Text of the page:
Ever heard the saying ‘got up on the wrong side of the bed this morning’? Some days this applies because you’ve awoken to a sore back which puts you in a mood all day. If you’re someone who has suffered with back issues in the past then here’s a few tips on dealing with that pesky back pain.
Step 1: Focus on quality sleep
Research undertaken last year suggests that our backs work on a 24-hour clock and disturbed sleep can be a major cause of pain. Ensuring you get a good night’s sleep is sometimes enough to reset the clock and rid yourself of the pain. Try anything and everything to up the quality of your rest from different sleeping positions to a new mattress and silky soft sheets that put you in a slumber mood. Here’s some positions to test out:
- Back sleepers: pillow under your knees
- Stomach sleepers: pillow under your pelvis
- Side sleepers: pillow between your knees
Step 2: Maintain good support
It is estimated that 1 in 6 Australians will suffer from back pain at some point during the year. Often the cause is easier than it seems such as poor posture from sitting long hours in a non-supportive chair. Office workers are obviously a high-risk group for this type of back pain but the solution is simple; upgrade your traditional office chair to a more supportive or advanced version.
Step 3: Test out natural muscle relaxers
Rosa Ghidella is the Director of Haberfield Health, an award-winning, multi-disciplinary wellness centre in Sydney. Her top tip for back pain is including magnesium in your treatment routine.
"Magnesium is essentially a very important mineral for the human body. Mainly needed to stimulate energy production within our cells, it is important as an anti-spasmodic and natural muscle-relaxant. This makes it an important mineral for supporting back pain treatments.
We recommend magnesium in 3 forms: (1) Epsom Salt bath; (2) Practitioner-grade Supplements & (3) Applying Magnesium oil to the local area. We also recommend acupuncture and remedial massage to treat chronic back pain"
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Step 4: Try anti-inflammatory agents
Aimee Clark is a food and cooking coach with Primal Influence. She suffers personally from back issues and has found bone broth to be highly effective in relieving pain.
“I have a degenerated intervertebral disc between L4 and L5 and overcame daily debilitating chronic pain through the Paleo Lifestyle and mostly.. drinking bone broth. I started drinking it about 5 years ago, about 1/2 a cup a day for two weeks, and within that time my pain disappeared. Bone broth gives us essential gelatin and collagen, amino acids and other nutrients to heal and strengthen joints, skin, nails, hair, teeth, the gut, detox us and more. It's a traditional human food source and a very potent healer in a toxic and inflammatory day and age. If people are eating highly inflammatory foods bone broth may still provide some relief and healing, but ideally reducing inflammatory foods and lifestyle elements when starting to consume bone broth is going to make the biggest impact. It's incredibly affordable and easy to make, I'm now passionate about providing education on it as it has helped me immensely and will always be a big part of my healing diet.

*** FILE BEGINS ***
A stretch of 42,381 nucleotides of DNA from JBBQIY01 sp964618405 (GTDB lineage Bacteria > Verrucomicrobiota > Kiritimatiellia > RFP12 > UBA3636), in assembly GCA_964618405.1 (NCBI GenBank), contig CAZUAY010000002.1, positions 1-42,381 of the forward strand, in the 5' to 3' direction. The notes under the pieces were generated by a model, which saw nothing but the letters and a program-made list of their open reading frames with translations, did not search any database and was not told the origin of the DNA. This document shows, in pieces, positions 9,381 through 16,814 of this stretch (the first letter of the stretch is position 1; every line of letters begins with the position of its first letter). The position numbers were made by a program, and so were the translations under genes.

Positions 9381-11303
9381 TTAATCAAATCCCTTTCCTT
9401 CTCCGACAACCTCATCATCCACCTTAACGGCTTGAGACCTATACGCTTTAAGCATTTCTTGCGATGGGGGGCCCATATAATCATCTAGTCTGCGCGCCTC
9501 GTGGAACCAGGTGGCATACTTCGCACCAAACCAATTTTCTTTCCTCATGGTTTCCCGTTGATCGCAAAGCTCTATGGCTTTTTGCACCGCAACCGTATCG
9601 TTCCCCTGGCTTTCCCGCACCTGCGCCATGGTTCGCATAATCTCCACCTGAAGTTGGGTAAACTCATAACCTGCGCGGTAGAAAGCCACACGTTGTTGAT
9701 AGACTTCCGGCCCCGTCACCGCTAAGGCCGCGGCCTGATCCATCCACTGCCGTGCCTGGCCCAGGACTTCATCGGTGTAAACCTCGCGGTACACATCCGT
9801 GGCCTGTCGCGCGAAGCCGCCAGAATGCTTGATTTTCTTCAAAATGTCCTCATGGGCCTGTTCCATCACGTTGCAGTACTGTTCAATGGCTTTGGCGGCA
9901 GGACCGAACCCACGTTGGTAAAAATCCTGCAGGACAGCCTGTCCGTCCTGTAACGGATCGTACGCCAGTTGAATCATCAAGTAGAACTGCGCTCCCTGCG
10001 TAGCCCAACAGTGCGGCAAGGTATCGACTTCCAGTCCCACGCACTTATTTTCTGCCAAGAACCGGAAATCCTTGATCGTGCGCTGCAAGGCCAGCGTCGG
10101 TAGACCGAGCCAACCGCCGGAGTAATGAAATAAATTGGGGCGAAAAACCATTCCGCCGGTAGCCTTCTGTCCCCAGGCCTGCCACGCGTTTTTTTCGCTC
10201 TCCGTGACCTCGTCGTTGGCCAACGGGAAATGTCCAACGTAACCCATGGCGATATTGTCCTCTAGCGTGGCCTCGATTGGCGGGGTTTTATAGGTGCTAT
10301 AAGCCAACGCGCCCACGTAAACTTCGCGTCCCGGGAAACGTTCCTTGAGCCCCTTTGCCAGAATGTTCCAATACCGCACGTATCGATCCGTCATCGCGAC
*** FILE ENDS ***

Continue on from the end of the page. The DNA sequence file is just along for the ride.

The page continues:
Before consuming bone broth it's important to seek advice from a functional nutrition practitioner in case there are amino acid and other allergies present, or it interferes with medication/supplements being taken.”
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Step 5: Consult a treatment professional
Justin Balbir is a physiotherapist with Health Point Physiotherapy in Melbourne. With a Bachelor of Health Science and a Master of Physiotherapy Practice, his advice is medically sound.
“Let’s start off by making it clear that, as physiotherapists, we do not view anyone’s back as “bad”. Emerging and mounting evidence is suggesting that, with the right exercise and treatment regime, almost anyone can improve their pain and function.
As no two individuals are alike, we cannot suggest any miracle exercises, as it may be highly beneficial for one person, but ultimately detrimental for someone else.
The key take home messages for anyone dealing with back pain are the following:
· Your back is NOT broken – even if your MRI results say it is
· You generally do not even need to get an MRI unless your healthcare professional is worried there is something more sinister going on, or conservative management has not had any effect
· An active recovery is always better than bed rest
· Ultimately, exercise (potentially with some other therapeutic modalities such as manual therapy or massage) will be your best recovery tool.”
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Step 6: Experiment with both hot and cold
Applying heat or cold to an area experiencing pain is an age-old remedy. But which is better for back pain? Typically cold therapy (i.e. ice packs) are better at bringing down inflammation or swelling while heat therapy (i.e. heating pads) are ideal at reducing tension, cramps and muscle spasms. However, you should experiment with both styles to see which works better for you.
The main advice for treating a bad back would have to be to relax. It’s probably not as terrible as you think and there’s a range of easy treatment options you can try before resigning yourself to a life of grumpy back trouble.